Walter Varney had pioneered an airmail route in the Northwest in the late 1920s that many said was unflyable, but he had made it profitable. In fact, his sturdy and reliable Stearman C-3 aircraft were soon struggling to keep up with the volume. Varney thought a solution to this problem might be found in Wichita. This excerpt from the Wright company newsletter describes the excitement surrounding the rollout of a new airplane:
“Soon rumors leaked out that the Stearman factory was building a new plane, a ‘mystery ship,’ radical in size and power. Just before dusk on January 16, 1929, after almost every spectator had left Wichita Airport, the doors of the Stearman plant were opened and a monster of a plane wheeled out. Silver-winged, and trimmed in Varney Blue. It was twice the size of any Stearman built previously. It had a massive, newly designed, Wright cyclone motor in its nose. Someone with abundant imagination said this of its test flight: ‘It went through the air like a bellowing ghost, tearing the twilight to shreds.”
Thus was born the legend of the Bull Stearman. The M-2, known officially as the Stearman Speedmail, was powered by a Wright R-1750 525hp “Cyclone” engine. It was designed specifically for increased air mail loads and could carry 1,000 lbs. of mail. Deed Levy, chief test pilot for Stearman Aircraft, put the new craft through a series of flight tests. During one test flight the plane was loaded with bags of lead shot to simulate the 1,000 lbs. of mail it would carry in the northwest. Deed Levy noted in his logbook: “TEST-SPEED & LOAD – 142 (mph)-1000 lbs.”
Seven of these large aircraft were manufactured. Of these, six went to Varney Air Lines and the seventh was purchased by Cliff Durant. Durant’s aircraft had a front cockpit in place of the mail pit and was delivered with a Pratt & Whitney R-1690 525hp “Hornet” engine. Cliff Durant was the son of Billy Durant, one of the founders of General Motors. Cliff designed and raced cars at Indianapolis and was fascinated with aviation. Over the years he probably owned a couple dozen airplanes – Fleets, Wacos, etc. Durant had earlier bought a Stearman C-3B from the factory in 1928.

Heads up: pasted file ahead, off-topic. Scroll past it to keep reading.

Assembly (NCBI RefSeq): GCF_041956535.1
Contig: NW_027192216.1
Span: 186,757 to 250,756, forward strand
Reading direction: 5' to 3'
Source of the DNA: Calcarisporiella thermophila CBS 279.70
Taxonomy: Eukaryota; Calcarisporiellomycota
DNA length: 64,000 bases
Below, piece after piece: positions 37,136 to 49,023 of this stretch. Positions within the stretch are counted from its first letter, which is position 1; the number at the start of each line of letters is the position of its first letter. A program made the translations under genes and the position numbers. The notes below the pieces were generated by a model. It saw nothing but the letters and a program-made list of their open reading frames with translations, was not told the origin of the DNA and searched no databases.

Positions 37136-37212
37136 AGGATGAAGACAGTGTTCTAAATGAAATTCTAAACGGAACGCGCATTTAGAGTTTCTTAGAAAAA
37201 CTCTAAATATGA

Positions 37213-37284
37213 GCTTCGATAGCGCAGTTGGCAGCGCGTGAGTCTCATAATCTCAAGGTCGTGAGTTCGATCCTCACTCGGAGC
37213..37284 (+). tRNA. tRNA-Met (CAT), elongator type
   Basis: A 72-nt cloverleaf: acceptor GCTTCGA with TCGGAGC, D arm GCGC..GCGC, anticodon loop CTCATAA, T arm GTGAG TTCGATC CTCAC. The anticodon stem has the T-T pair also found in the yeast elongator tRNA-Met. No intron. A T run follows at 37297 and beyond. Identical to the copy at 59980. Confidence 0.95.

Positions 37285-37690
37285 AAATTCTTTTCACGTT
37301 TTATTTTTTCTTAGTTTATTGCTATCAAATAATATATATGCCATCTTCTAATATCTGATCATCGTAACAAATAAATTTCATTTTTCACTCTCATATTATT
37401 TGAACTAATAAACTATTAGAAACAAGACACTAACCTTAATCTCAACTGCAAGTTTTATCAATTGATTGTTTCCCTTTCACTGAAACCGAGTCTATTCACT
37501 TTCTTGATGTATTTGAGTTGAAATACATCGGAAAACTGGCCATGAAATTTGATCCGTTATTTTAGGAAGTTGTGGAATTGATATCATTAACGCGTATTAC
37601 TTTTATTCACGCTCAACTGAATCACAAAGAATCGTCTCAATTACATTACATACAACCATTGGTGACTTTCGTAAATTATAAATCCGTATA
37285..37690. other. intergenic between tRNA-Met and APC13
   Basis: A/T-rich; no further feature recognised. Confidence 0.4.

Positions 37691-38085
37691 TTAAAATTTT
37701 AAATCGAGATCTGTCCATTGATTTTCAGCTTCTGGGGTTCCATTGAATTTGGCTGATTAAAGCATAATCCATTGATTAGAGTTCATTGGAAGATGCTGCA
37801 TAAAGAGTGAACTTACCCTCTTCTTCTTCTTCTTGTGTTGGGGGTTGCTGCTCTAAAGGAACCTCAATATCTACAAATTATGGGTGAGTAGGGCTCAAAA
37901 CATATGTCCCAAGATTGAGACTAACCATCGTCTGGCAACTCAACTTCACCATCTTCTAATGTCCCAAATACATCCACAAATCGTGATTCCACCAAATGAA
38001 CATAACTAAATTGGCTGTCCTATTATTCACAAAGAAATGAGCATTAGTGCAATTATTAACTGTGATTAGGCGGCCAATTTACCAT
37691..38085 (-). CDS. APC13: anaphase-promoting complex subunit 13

The M-2 was designed with a center section fuel tank in the upper wing which had a capacity of 136 gals. Durant had an additional fuel tank installed in the fuselage with a capacity of 127 gals. Why? We don’t know for sure, but probably not for long cross-country flights.
Varney was excited about putting these large airplanes with their increased cargo capacity to work and Stearman believed that success in the northwest would lead to orders from other carriers. As the new Speedmails were put into service they made quite an impression on the Varney pilots, not always favorable. Walter “Doc” Eefsen, a Varney pilot, had more than one forced landing. Engine problems continued to plague the big biplane. No orders came in to Stearman for the M-2 from other operators and Varney soon began to get rid of those remaining in his fleet. Most were destroyed in crashes in the late 1920s and early 1930s. One of the former Varney Speedmails, NC9055, was on its way to Alaska in 1939 when it crashed near Teslin, Yukon Territory. The wreckage of this aircraft was found by Bob Cameron of Whitehorse, Yukon, in 1989. Bob wrote an excellent article, “Stearman M-2 – NC9055 A Yukon Adventure” in the Stearman Restorers Association ‘OUTFIT’ April, 1991, in which he said he hoped to interest somebody in restoring the only remaining Stearman M-2.
Several people were offered the opportunity to restore this historic aircraft. All were rational and sane enough to politely decline. Finally, I decided that somebody had to do it. I asked Mike Posey if he would take on the project. The Stearman M-2 was restored at Posey Bros. in Robbinsville, NJ, over a period of about ten years. The first flight occurred in July, 2011.
Cliff had built a pretentious home in Roscommon, Michigan, known locally as “The Castle”. This was the era of Prohibition and Durant was known for giving some of the best parties anywhere. Durant’s home had two airstrips and was only a short flight from Canada in the big biplane. The extra fuselage tank in his Stearman M-2 held 127 gallons – or 635 fifths.